It was an issue that divided Union County - consolidating its three high schools.
From January to April, the Union County School District's effort to close Jonesville and Lockhart high schools and combine them with Union High School dominated the headlines. The county was divided with people in Jonesville and Lockhart opposed to consolidation and those in Union in favor of it. This division was reflected on the Union County Board of School Trustees with Union trustees supporting consolidation and the Jonesville and Lockhart trustees fighting it every step of the way.
As part of our look back at 2007, The Union Daily Times has compiled an overview of the main events of the consolidation story, including comments from some of the trustees involved. The divisions that defined the consolidation battle persist today, with Union trustees certain they did the right thing and their Jonesville and Lockhart counterparts just as certain an injustice has been done.
Trustee Kakie White says that while she understands the feelings of those opposed to consolidation, she still feels it was the right thing to do.
“I think it was a matter of finances and a matter of making sure all our students received the same educational experiences,” she said. “I think it was done for all the right reasons that I've listed. I can understand the feelings of those individuals in Lockhart and Jonesville that were brought by the closing of the schools.”
Mrs. White pointed out, however, that the transition has gone smoothly and she thanked those who made it possible - the students.
“I think the outcome of consolidation has proved that the right decision was made and I give all the credit for the smooth and orderly transition to the students; they have made it work,” she said. “I think the majority of the students see the benefits of the consolidation and I hope they can look back on this and see that the trustees had their well-being in mind all along.”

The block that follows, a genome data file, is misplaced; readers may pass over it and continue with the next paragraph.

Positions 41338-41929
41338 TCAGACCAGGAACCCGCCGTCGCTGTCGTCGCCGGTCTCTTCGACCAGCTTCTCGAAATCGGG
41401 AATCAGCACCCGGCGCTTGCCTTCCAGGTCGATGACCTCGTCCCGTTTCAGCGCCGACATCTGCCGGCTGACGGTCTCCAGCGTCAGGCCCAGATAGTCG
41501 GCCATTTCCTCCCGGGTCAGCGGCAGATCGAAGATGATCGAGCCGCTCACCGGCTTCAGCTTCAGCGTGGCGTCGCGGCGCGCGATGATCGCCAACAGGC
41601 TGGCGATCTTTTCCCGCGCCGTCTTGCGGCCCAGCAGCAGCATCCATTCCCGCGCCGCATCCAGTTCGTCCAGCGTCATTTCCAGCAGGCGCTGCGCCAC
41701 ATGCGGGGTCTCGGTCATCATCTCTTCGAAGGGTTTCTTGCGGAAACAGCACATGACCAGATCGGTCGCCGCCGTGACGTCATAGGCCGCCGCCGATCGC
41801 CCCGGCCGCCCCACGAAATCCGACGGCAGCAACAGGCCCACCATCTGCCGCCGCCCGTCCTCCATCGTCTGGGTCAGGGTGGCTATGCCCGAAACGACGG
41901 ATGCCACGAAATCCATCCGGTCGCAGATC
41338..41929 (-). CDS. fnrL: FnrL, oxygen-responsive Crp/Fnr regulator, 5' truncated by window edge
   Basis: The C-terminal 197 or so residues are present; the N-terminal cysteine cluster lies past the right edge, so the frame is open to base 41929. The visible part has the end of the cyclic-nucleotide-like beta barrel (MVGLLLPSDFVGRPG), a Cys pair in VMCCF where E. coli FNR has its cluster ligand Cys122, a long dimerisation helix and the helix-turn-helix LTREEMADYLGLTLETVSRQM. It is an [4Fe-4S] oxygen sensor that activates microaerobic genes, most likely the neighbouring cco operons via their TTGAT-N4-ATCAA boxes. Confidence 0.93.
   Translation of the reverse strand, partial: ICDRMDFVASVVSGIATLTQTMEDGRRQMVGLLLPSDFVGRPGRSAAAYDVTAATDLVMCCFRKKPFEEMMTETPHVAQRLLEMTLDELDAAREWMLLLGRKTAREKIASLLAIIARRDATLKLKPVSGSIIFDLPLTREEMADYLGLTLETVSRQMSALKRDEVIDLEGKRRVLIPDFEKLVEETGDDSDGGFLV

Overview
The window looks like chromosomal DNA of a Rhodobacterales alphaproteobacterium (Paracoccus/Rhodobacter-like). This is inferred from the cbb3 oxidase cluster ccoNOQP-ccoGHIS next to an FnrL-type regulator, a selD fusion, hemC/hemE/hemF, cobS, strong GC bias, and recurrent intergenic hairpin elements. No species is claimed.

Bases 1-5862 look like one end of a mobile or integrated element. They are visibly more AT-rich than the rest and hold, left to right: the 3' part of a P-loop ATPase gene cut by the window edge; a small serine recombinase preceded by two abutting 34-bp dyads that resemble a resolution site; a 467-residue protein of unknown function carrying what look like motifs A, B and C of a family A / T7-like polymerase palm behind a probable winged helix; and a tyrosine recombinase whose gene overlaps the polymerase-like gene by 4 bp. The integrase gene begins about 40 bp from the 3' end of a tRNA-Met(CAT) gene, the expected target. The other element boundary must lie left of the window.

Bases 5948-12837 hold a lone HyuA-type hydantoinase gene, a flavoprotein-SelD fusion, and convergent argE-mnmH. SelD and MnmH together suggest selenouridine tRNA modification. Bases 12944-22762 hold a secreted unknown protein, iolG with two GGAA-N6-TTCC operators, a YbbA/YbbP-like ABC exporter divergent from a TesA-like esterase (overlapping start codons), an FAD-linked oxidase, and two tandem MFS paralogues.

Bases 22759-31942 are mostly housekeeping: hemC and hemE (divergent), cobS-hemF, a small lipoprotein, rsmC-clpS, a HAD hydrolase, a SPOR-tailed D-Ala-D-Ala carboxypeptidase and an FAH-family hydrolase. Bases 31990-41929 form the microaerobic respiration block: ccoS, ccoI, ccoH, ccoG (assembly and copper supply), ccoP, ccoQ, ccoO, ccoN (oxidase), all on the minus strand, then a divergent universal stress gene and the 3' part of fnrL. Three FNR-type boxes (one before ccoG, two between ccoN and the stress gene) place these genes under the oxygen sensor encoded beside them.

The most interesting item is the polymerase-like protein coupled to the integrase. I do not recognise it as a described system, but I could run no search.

Jonesville Trustee Donna Sanders, however, remains opposed to consolidation and still feels the board did not act in the best interests of the students. She said she also believes consolidation is not going as well as it's been presented.
“I am still opposed to it; the board took away parents' choice,” she said. “I am uncertain that things are going as smoothly as we're led to believe.
“I think because the numbers of students at Union County High School is so high some students are getting lost,” she said. “There are teachers that are sharing classrooms because there's not enough space.”
Consolidation spurred Jonesville and Lockhart residents to launch an effort to establish a charter school. As of November, organizers had obtained a charter from the state allowing them to open the school next year; appointed a governing board; and were taking applications for enrollment.
Although her husband is a member of the charter school's governing board, Mrs. Sanders declined to say whether or not she supports it. However, she said that the charter school “will allow parents another choice for educating their children.”
Rumors of consolidation
Battle lines started forming in January when rumors began spreading that the board was considering closing Jonesville and Lockhart high schools as part of a $45 million building program it initiated near the end of 2006. Things began to heat up when Superintendent Dr. Thomas White questioned the legality of Act 301, the law that required a unanimous vote of the board to close a high school. White said the district's attorneys had told him the law might be unconstitutional because it applied only to Union County.